The plot: Larry Gigli (Ben Affleck) is a low-level LA mob enforcer who’s a little too soft-hearted for the line of work he’s in. His latest assignment is to kidnap and hold hostage an autistic young man (Justin Bartha) whose brother is supposedly making life difficult for a New York mob boss. Picking the kid up from his institution is easy and Larry takes him back to his apartment, expecting a simple babysitting job. Then the doorbell rings and in walks Ricki (Jennifer Lopez). She’s a female contractor in the same business as Larry and she’s been hired to make sure there are no screw-ups. This pisses Larry off but spending a few days with a beautiful woman has its upside – that is, until she informs him she’s gay.
Still, the pair are stuck with each other so they have no choice but to try to get along. It turns out neither of them is as tough as they first appear. Ricki is something of a poet and philosopher and is being stalked by her heartbroken ex-girlfriend. Larry is regretting his career choice and his lonely life. The only person who cares about him is his doting mother (Lainie Kazan). During their time together, they develop a grudging affection for each other and for Brian, their hostage, who underneath his tics and neuroses is an uncommonly sweet kid. Unfortunately, time is running out for this odd little family. What Larry and Ricki didn’t know is that Brian’s brother is a federal prosecutor, the boy’s the subject of a manhunt and the mob have some very cold-hearted plans for him.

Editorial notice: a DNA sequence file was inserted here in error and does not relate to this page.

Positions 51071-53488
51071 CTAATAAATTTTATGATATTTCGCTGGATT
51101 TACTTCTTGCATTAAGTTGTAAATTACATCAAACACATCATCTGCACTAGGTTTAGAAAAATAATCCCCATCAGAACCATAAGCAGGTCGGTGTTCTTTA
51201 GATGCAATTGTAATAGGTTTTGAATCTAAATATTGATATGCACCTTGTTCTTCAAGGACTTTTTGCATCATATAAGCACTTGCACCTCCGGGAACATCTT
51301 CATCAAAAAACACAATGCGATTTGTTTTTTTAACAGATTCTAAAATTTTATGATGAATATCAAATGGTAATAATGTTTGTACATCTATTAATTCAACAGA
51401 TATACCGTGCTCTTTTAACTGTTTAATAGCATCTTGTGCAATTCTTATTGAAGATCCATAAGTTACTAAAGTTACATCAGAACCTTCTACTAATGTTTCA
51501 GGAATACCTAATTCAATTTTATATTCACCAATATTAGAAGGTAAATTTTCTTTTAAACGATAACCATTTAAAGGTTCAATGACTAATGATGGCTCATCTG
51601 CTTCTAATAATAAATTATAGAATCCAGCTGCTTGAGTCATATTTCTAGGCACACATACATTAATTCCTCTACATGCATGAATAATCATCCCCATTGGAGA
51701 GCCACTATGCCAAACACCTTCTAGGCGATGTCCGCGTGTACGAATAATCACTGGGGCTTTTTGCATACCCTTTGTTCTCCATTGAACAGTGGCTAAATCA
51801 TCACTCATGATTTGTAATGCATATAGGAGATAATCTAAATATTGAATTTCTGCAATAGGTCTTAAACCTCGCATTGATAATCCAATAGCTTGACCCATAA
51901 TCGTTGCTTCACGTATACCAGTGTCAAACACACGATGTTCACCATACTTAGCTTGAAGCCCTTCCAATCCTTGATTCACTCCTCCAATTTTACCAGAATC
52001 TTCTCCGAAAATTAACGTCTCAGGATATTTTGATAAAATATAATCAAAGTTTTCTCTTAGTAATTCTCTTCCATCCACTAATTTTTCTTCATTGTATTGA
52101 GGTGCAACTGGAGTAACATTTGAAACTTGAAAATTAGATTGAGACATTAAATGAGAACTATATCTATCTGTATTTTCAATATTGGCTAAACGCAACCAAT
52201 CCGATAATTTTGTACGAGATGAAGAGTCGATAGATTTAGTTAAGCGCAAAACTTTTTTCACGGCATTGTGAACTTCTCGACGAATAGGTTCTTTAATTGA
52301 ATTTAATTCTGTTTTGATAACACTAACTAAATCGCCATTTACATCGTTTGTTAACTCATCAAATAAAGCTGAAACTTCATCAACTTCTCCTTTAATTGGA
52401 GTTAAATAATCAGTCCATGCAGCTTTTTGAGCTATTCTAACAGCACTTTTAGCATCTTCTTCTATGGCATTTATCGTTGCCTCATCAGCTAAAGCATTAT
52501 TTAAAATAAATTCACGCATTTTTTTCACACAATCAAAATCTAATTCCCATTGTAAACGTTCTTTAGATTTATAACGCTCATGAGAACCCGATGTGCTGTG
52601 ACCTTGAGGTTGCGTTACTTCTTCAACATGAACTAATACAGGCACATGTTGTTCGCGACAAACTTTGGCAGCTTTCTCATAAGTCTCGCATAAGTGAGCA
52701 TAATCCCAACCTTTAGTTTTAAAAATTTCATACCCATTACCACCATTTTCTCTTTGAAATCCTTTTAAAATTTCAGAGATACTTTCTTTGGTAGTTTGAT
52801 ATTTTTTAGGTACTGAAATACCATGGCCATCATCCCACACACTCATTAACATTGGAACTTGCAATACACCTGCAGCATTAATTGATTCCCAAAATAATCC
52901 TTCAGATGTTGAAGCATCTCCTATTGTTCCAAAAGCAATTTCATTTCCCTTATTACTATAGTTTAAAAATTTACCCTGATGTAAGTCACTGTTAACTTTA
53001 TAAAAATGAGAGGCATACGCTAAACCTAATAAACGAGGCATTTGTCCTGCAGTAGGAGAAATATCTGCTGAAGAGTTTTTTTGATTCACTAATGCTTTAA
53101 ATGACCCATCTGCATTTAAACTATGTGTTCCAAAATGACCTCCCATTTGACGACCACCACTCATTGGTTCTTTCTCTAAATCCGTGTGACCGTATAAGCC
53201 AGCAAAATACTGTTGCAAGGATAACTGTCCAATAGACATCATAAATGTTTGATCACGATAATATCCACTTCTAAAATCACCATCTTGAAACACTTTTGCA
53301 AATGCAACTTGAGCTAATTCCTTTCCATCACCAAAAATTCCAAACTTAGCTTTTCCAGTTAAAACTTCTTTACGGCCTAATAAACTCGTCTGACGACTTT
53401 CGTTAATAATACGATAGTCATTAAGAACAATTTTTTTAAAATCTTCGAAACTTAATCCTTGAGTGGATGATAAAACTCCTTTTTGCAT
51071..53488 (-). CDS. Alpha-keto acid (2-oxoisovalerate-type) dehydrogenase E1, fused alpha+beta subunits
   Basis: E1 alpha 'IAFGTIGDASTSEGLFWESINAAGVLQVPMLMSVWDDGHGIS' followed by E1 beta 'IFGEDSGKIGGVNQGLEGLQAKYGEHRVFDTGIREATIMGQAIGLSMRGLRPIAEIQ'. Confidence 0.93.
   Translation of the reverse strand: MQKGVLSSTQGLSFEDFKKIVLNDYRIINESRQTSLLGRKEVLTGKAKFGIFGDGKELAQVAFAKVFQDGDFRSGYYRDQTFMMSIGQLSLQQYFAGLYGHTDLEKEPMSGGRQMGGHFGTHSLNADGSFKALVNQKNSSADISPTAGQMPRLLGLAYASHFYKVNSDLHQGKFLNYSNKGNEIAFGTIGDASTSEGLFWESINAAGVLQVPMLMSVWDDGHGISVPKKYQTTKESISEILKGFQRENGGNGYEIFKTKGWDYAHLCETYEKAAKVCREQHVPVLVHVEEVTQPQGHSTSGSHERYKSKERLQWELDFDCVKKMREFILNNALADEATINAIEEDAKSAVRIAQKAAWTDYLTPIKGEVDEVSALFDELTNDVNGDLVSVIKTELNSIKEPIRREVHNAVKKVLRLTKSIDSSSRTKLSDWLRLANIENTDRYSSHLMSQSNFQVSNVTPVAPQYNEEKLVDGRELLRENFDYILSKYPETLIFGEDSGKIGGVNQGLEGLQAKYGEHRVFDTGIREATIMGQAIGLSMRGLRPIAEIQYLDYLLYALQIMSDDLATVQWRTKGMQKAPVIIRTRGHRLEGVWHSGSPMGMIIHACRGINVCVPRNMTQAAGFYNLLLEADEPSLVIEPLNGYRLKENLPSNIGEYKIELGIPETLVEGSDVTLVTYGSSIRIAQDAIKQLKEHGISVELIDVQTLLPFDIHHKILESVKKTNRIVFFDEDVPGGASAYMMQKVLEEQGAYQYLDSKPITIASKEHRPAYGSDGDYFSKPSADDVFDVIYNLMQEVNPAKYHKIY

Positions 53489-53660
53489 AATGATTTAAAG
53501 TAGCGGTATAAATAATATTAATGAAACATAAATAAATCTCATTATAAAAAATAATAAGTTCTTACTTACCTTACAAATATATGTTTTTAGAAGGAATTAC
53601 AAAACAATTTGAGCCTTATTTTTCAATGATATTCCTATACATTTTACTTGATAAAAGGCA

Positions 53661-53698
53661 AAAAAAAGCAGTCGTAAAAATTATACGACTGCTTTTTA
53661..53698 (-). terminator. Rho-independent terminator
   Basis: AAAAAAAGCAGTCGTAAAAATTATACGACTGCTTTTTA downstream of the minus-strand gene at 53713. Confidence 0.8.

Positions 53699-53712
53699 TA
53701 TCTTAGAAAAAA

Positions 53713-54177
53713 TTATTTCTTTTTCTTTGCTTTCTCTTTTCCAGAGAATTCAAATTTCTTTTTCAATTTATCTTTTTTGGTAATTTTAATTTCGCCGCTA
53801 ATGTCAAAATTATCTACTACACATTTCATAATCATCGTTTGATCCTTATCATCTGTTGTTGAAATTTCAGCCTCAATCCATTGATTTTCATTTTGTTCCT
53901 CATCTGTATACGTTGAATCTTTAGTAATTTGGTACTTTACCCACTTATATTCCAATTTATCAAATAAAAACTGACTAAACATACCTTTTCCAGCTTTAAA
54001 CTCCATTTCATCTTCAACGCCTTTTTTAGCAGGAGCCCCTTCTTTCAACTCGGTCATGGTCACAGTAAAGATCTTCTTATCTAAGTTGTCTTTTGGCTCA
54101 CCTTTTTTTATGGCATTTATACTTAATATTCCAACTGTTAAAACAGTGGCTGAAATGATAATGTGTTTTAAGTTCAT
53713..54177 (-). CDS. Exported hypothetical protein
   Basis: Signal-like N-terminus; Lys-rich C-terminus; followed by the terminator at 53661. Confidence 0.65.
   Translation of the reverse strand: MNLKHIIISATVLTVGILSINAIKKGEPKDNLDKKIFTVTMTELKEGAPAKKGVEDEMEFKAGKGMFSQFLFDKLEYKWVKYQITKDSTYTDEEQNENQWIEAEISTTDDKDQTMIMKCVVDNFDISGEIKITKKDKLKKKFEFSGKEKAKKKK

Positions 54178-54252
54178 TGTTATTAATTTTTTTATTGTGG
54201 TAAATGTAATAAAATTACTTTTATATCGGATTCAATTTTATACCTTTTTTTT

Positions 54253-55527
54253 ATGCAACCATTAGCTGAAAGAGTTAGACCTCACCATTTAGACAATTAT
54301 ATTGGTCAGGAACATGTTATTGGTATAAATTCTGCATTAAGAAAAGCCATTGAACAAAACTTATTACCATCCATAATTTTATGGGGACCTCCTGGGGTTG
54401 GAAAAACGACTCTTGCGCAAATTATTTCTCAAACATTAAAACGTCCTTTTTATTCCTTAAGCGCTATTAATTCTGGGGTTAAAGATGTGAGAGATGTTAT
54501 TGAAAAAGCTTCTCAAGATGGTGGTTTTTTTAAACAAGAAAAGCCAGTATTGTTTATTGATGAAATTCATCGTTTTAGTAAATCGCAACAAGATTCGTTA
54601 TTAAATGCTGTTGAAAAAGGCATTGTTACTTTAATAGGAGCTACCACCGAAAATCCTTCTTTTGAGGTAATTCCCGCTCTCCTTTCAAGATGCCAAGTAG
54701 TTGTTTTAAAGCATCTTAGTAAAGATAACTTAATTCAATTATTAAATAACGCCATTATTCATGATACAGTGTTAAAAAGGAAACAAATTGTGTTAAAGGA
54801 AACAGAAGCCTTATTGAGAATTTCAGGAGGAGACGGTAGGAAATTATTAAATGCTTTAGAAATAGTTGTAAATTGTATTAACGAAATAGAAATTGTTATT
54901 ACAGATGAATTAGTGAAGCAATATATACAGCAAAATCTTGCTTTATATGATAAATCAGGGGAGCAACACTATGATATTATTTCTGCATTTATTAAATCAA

Martin Brest is a great director of characters and relationships, having made the buddy movies Midnight Run and Scent of A Woman as well as the original Beverly Hills Cop. This time he’s made a three-hander. Most of the film is devoted to the three leads, although there are fun cameos by Al Pacino, Christopher Walken and Lainie Kazan, each of whom is allowed one memorable scene. Ben Affleck does a decent job of playing a mafia goombah who’s not the brightest guy on the planet but knows right from wrong and is tired of crossing the line. Maybe he’s not the first actor you’d think of for this role but he’s fine and I liked the guy. Jennifer Lopez however is terrific. This is the first time she’s looked like a real movie star since Out Of Sight. In fact this is the first time she’s looked alive onscreen since Out Of Sight. After watching her sleepwalk through Maid In Manhattan and The Wedding Planner, I’d all but given up on her as a credible actress but here she is, as vibrant as ever. She even survives sharing a scene with Al Pacino in full scenery-chewing ham mode. Newcomer Justin Bartha is also impressive and adds a surprising amount of emotion to the final scenes.